The other two tanks were so badly rusted that they were no longer serviceable. All four tanks were removed after closer inspection revealed that there was significant rust damage to the tops of all four tanks.
Two new fully baffled and triple layered ‘flexible’ bladder tanks were specially designed and made to replace the steel tanks.
Two highly structurally designed bays were constructed using heavy gauge steel and structural deck mesh. Steel uprights were bolted to the main ribs of the boat then a slightly sloping floors was constructed and installed. A heavy duty steel top frame was then attached and then the bays were bolted back to the main ship timbers using steel braces. Continue reading “Fuel Tanks & Fuel Systems”
The original focsal space comprised 3 separate rooms. A main crew bunk room with 4 bunks, another bunk room with 2 bunks and a bathroom and toilet. Unfortunately there are no photos of the original focsal areas.
All the internal walls were removed to make one large space. The bathroom was converted to a laundry containing a washer and tumble dryer. At sea the washing machine pumps its water directly over board but in sensitive areas it can be diverted to the forward grey water holding tank. Continue reading “Focsal”
The engine room, like a lot of this boat was in a relatively low state of repair. Maintenance was clearly not regularly undertaken and many parts of the room were in a very sad state.
As well as all the new work on the bilges and fuel tanks (see there own sections) all the overboard pipes in the engine room have been removed and only those required have been retained. All holes to the outside have been plugged and covered.
One new 3″ salt water manifold was installed to supply sea water to the Gardener, the Isuzu generator, the water maker and the toilet system. Each engine has its own strainer basket and take-off. The inlet on the underside of the hull was covered with a new stainless steel strainer.
The new manifold is fitted with removable anodes and has been properly grounded to the boats ‘earth’.
The wiring on the boat, particularly the engine room and wheel house was ‘a joke’. Literally dozens of redundant connections, gauges, pumps & systems, exposed, loose & terminated wires, nothing properly marked and poorly functioning fuses & circuit breakers.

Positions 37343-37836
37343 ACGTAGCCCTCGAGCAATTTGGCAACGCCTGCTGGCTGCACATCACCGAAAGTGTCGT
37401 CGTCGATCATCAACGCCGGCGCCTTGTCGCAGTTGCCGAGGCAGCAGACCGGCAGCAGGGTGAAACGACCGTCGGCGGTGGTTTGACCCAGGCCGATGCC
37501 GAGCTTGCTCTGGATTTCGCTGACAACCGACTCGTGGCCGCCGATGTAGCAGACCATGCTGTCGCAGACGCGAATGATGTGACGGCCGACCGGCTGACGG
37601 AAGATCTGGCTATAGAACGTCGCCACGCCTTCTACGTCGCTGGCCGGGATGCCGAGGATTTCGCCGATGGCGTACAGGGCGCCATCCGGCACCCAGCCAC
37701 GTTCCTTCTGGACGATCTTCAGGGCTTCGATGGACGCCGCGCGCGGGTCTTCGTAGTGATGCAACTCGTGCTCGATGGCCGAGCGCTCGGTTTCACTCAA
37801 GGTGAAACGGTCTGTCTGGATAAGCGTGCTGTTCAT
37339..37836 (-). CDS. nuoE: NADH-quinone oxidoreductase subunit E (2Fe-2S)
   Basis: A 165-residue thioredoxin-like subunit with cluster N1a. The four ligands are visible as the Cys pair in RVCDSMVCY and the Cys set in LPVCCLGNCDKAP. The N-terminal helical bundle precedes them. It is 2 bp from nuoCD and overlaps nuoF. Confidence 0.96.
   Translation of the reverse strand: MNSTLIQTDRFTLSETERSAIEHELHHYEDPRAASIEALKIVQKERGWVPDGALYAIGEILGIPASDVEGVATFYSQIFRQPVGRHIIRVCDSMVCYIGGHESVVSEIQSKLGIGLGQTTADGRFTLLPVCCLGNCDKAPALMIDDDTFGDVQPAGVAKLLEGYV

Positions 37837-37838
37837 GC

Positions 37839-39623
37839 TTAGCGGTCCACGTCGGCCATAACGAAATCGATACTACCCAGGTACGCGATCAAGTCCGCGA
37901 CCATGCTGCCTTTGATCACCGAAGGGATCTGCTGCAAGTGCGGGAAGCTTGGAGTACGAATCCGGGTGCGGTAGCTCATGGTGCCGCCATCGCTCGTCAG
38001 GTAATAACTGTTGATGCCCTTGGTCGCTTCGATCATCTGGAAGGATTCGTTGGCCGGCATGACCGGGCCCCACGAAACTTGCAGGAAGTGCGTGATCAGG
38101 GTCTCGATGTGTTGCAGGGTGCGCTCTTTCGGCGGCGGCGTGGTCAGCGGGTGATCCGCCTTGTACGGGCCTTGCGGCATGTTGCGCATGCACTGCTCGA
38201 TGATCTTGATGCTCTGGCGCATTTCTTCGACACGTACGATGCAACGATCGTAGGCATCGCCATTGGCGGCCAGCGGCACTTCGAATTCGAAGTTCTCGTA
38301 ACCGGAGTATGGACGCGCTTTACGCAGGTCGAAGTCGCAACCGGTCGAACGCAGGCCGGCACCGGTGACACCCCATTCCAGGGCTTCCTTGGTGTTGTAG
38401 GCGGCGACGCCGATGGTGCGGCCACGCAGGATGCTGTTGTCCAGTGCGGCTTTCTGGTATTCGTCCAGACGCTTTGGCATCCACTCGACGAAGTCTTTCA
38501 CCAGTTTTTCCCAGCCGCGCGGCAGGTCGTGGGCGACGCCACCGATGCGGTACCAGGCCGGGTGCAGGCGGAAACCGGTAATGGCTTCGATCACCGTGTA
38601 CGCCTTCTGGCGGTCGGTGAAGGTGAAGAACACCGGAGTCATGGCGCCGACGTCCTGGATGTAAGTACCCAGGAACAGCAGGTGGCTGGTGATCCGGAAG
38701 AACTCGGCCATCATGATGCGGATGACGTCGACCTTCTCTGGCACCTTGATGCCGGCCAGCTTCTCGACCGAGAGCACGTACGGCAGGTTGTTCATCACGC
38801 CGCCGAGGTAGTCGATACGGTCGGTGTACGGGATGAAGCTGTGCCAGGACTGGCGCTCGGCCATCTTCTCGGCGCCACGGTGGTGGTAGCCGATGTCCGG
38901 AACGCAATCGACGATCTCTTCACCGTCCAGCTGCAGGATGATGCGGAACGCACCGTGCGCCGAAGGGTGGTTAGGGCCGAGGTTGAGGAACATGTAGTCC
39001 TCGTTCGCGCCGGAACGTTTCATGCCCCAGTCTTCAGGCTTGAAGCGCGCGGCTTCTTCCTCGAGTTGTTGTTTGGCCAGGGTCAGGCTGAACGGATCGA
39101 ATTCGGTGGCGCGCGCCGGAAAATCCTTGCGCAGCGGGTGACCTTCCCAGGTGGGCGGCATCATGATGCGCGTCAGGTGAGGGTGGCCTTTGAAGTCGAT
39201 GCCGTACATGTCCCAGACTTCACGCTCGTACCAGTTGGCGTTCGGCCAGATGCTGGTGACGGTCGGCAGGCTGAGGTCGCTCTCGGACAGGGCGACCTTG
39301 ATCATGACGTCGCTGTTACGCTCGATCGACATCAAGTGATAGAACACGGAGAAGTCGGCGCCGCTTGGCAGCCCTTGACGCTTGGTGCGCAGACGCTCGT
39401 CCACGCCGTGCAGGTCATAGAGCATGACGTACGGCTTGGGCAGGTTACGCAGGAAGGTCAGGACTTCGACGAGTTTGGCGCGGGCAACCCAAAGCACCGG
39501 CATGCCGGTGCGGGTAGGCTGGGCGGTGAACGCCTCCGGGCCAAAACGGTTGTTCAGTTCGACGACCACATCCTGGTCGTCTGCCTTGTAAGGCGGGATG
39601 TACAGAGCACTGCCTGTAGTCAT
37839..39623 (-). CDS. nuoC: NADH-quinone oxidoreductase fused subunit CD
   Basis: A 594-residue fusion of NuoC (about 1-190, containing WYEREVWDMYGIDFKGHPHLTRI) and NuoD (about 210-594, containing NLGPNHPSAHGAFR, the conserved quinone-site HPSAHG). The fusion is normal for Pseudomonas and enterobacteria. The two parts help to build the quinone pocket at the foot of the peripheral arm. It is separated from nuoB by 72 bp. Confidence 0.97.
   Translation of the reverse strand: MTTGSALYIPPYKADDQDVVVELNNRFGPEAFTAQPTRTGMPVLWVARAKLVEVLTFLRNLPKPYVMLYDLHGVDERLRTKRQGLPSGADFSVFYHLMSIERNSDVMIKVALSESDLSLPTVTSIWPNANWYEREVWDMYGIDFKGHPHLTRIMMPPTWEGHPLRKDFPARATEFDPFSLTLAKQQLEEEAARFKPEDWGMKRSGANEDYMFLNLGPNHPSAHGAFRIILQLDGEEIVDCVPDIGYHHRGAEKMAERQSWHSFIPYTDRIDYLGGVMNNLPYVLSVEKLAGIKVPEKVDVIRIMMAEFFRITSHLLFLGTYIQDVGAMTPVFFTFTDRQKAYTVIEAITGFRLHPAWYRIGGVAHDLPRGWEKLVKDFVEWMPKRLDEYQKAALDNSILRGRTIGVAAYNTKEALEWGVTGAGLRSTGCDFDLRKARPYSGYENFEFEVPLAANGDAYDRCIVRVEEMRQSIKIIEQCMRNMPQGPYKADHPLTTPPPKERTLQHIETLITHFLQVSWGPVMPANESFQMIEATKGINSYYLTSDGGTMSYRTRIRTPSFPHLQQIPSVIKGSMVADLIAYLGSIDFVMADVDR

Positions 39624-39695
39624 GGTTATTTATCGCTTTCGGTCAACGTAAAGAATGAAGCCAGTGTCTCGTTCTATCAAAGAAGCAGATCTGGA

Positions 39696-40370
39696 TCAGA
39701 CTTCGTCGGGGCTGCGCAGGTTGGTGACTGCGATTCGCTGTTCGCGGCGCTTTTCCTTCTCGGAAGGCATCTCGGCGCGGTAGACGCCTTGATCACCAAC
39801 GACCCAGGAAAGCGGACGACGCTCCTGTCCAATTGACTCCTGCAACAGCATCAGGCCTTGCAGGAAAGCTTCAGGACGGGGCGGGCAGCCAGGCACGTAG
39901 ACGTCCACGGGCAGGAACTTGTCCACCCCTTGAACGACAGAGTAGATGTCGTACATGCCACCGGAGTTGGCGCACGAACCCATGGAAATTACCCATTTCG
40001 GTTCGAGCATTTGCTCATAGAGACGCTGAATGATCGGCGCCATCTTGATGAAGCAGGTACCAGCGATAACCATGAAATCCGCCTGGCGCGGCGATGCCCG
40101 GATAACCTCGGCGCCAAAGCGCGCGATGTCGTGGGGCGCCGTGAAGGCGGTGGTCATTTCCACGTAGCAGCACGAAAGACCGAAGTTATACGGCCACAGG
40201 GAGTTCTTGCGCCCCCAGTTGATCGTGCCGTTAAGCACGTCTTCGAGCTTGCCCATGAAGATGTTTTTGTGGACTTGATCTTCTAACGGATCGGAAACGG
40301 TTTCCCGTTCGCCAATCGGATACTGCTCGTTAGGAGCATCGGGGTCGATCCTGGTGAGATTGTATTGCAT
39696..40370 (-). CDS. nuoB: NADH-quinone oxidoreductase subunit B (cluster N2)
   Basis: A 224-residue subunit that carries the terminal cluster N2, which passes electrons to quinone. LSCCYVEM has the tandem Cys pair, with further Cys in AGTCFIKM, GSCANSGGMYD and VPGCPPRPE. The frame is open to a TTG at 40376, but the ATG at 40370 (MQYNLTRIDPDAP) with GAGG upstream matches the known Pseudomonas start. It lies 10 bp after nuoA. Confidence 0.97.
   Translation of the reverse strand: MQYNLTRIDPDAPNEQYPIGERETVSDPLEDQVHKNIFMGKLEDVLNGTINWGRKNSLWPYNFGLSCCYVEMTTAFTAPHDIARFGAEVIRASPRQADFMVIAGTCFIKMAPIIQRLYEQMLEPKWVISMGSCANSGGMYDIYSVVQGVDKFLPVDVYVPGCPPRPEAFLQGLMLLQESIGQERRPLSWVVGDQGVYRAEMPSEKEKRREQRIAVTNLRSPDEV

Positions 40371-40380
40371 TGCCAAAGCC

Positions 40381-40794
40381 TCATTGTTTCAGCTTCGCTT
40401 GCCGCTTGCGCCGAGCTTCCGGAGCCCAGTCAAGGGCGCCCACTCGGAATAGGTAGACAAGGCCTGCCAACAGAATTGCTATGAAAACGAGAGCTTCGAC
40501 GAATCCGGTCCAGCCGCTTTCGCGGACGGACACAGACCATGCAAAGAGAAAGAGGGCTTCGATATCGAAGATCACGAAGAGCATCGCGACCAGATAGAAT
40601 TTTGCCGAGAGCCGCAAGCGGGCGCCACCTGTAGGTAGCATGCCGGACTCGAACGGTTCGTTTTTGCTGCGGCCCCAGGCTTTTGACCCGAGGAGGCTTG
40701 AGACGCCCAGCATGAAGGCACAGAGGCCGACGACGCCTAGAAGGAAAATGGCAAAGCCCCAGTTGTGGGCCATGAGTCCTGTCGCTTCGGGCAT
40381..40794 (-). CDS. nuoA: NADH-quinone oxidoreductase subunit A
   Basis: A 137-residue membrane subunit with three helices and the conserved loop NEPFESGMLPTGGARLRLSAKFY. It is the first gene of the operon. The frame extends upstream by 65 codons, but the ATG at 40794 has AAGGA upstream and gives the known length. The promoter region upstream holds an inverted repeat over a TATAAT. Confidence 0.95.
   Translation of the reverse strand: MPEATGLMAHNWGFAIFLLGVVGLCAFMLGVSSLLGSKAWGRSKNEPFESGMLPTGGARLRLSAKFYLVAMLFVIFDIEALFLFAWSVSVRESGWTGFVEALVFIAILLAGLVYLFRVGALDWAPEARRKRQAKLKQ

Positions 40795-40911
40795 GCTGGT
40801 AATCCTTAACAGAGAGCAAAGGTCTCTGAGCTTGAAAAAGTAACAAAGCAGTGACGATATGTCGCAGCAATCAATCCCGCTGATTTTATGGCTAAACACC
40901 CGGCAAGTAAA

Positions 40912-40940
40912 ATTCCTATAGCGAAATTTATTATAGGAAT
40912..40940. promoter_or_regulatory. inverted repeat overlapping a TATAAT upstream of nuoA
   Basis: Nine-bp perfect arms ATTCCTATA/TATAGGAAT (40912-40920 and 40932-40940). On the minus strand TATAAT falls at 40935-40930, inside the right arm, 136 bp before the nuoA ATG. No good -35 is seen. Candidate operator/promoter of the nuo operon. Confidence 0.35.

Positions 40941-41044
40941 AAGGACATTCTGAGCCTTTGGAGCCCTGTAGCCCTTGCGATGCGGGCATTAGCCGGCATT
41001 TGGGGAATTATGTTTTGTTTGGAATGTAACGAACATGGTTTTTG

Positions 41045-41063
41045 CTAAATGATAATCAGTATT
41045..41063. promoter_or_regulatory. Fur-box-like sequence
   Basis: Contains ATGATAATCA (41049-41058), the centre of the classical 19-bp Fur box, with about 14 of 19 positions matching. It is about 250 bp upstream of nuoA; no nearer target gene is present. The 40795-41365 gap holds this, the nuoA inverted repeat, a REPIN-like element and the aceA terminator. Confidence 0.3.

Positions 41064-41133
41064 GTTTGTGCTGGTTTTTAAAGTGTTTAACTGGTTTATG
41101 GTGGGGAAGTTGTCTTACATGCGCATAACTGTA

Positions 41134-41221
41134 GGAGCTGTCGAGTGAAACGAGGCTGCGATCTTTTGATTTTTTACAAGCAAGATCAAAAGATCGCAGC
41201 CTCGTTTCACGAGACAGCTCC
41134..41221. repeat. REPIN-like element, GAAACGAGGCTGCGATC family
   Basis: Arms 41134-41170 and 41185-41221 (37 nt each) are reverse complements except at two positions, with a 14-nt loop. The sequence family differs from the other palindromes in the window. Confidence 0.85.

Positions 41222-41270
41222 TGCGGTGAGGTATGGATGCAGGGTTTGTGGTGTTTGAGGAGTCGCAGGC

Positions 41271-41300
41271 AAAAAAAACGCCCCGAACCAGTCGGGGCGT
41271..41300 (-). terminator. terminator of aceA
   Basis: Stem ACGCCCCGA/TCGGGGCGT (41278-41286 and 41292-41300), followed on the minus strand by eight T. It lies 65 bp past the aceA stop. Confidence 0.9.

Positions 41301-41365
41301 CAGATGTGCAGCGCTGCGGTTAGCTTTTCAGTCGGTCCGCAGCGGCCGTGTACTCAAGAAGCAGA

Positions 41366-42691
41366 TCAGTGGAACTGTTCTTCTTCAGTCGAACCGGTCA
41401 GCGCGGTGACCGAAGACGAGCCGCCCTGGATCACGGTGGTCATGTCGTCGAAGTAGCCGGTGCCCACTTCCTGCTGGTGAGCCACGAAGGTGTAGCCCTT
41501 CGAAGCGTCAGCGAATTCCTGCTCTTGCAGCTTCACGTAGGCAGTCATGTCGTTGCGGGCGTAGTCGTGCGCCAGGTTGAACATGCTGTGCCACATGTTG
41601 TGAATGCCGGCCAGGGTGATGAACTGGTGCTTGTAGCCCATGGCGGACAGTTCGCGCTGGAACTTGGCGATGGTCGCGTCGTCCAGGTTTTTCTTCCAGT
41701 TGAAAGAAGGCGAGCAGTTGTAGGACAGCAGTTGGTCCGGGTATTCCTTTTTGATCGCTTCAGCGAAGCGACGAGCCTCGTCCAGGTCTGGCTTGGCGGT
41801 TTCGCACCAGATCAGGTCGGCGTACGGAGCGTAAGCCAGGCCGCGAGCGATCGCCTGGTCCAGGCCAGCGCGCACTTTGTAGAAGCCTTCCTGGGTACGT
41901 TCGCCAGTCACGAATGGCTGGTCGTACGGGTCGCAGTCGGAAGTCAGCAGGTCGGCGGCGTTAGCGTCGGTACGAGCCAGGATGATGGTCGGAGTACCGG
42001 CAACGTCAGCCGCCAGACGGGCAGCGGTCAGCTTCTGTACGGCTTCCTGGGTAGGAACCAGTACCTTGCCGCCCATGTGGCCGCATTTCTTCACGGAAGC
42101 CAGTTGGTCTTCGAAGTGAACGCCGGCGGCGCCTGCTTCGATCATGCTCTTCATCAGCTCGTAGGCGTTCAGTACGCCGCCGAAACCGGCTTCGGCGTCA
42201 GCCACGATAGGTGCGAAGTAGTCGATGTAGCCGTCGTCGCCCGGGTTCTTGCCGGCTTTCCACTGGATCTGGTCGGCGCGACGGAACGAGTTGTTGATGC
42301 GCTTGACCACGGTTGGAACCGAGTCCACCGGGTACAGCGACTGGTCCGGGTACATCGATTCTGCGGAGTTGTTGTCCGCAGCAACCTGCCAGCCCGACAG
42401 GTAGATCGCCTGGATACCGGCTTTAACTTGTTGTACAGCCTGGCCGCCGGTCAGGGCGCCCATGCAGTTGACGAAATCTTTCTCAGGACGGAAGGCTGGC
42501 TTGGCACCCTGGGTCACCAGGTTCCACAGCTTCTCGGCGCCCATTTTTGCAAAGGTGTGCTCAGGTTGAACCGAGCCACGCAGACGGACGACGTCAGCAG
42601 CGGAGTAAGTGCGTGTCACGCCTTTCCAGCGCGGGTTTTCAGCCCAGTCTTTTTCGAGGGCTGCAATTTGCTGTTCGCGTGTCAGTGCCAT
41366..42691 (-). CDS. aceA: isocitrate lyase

All engine room wiring was exposed then traced and all terminated and redundant wiring removed. The main 240V and 24V switchboards were opened and all redundant circuits removed. The 12V system was removed completely. New 240V circuit breakers were installed in the 240V board for the remaining useful circuits. New RCDs were also installed. Massive amounts of wire was removed.
Due to the installation of solar the current huge switchboard is redundant and will be removed over time. All wiring from both the 240V side and the 24V side will be replaced with new wire as time allows.
During the reconstruction of the saloon main walls new 240V and 24V cabling was installed to replace all the old and redundant wiring located in these walls. Extra circuits were installed for future use. All circuits were connected to the existing switchboard. New circuits were also run to the bar and guest toilet areas.
The forward chain plates were generally in good condition although coated in rust.
The rear chain plates were also extremely rusty but were attached to the topside through rotten timbers. Structurally all six rear chain plates were unsound and had to be removed and the supporting timbers replaced.
The forward chain plates were all sand blasted back to bear metal and then 2 coats of Jotamastic 90 epoxy undercoat applied. They were then painted with a two pack epoxy black enamel. All the rear chain plates were completely removed from the vessel.
The woodwork under the rear chain plates was replaced with hardwood bearers tied to the deck supports. This meant that both the port and starboard side rear top deck walls had to be removed and rebuilt. New 150mm X 150mm hardwood bearers were inserted as primary support for the chain plates. The exterior was then covered with 2 layers of epoxy treated 19 mm marine ply. Continue reading “Chain Plates”